The potato psyllid, Bactericera cockerelli (Sulc) (Hemiptera: Triozidae), is a serious pest of potatoes (Solanum tuberosum L.) that can cause yield loss by direct feeding on crop plants and by vectoring a bacterial pathogen, Candidatus Liberibacer psyllaurous. Current pest management practices rely on the use of insecticides to control the potato psyllid to lower disease incidences and increase yields. Although many studies have focused on the mortality that insecticides can cause on potato psyllid populations, little is known regarding the behavioral responses of the potato psyllid to insecticides or whether insecticides can decrease pathogen transmission. Thus, the objectives of this study were to determine the effects of insecticides on adult potato psyllid behaviors, the residual effects of insecticides on potato psyllid behaviors over time, and effects of these insecticides on Ca. L. psyllaurous transmission. Insecticides tested included imidacloprid, kaolin particle film, horticultural spray oil, abamectin, and pymetrozine. All insecticides significantly reduced probing durations and increased the amount of time adult psyllids spent off the leaflets, suggesting that these chemicals may be deterrents to feeding as well as repellents. Nonfeeding behaviors such as tasting, resting, and cleaning showed variable relationships with the different insecticide treatments over time. The insecticides imidacloprid and abamectin significantly lowered transmission of Ca. L. psyllaurous compared with untreated controls. The implications of our results for the selection of insecticides useful for an integrated pest management program for potato psyllid control are discussed.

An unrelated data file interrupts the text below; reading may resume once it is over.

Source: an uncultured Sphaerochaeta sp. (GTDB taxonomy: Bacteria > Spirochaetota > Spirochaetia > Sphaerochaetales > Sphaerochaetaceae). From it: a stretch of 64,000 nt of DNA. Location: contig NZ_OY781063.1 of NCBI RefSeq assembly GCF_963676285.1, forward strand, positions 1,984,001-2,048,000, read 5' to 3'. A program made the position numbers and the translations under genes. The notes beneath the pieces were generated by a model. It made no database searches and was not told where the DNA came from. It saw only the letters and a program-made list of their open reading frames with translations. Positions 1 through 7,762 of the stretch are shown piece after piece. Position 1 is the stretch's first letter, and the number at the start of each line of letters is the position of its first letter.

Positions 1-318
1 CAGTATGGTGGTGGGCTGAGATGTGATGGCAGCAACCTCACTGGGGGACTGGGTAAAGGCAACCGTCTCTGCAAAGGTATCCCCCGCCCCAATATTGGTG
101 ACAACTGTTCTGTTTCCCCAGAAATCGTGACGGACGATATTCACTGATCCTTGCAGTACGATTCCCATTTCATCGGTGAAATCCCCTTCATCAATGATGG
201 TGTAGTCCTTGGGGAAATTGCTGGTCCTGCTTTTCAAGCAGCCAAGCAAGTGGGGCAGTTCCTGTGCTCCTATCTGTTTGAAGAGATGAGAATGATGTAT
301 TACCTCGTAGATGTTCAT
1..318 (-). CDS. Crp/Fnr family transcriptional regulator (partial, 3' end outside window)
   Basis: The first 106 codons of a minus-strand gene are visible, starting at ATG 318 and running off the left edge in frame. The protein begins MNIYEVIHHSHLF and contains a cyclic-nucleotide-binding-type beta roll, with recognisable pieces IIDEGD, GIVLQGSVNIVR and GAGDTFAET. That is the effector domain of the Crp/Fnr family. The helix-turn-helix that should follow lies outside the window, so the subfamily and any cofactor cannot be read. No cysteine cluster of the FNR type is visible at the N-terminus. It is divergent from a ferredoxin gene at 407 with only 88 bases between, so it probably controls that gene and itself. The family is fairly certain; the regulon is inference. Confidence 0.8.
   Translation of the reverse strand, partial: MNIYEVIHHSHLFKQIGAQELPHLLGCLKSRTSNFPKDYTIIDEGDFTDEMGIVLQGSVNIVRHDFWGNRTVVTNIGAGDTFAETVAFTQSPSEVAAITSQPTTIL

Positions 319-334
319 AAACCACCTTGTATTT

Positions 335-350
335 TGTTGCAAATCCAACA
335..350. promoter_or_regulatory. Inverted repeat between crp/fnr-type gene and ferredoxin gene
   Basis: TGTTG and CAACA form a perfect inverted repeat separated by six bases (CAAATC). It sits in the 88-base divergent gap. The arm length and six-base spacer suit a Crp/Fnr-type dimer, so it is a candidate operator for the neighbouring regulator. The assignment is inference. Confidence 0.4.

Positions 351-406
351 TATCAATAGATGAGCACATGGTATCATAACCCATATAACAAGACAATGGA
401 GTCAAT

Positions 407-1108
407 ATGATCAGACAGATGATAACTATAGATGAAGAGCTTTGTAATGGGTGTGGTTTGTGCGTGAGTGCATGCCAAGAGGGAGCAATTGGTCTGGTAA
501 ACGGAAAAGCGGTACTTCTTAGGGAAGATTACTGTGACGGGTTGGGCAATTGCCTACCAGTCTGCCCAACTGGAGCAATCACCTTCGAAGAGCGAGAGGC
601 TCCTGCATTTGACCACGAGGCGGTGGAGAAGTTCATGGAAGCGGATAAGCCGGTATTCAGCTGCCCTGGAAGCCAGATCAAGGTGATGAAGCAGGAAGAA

Orthopterans are suitable model organisms for investigations of regeneration mechanisms in the auditory system. Regeneration has been described in the auditory systems of locusts (Caelifera) and of crickets (Ensifera). In this study, we comparatively investigate the neural regeneration in the auditory system in the bush cricket Mecopoda elongata. A crushing of the tympanal nerve in the foreleg of M. elongata results in a loss of auditory information transfer. Physiological recordings of the tympanal nerve suggest outgrowing fibers 5 days after crushing. An anatomical regeneration of the fibers within the central nervous system starts 10 days after crushing. The neuronal projection reaches the target area at day 20. Threshold values to low frequency airborne sound remain high after crushing, indicating a lower regeneration capability of this group of fibers. However, within the central target area the low frequency areas are also innervated. Recordings of auditory interneurons show that the regenerating fibers form new functional connections starting at day 20 after crushing.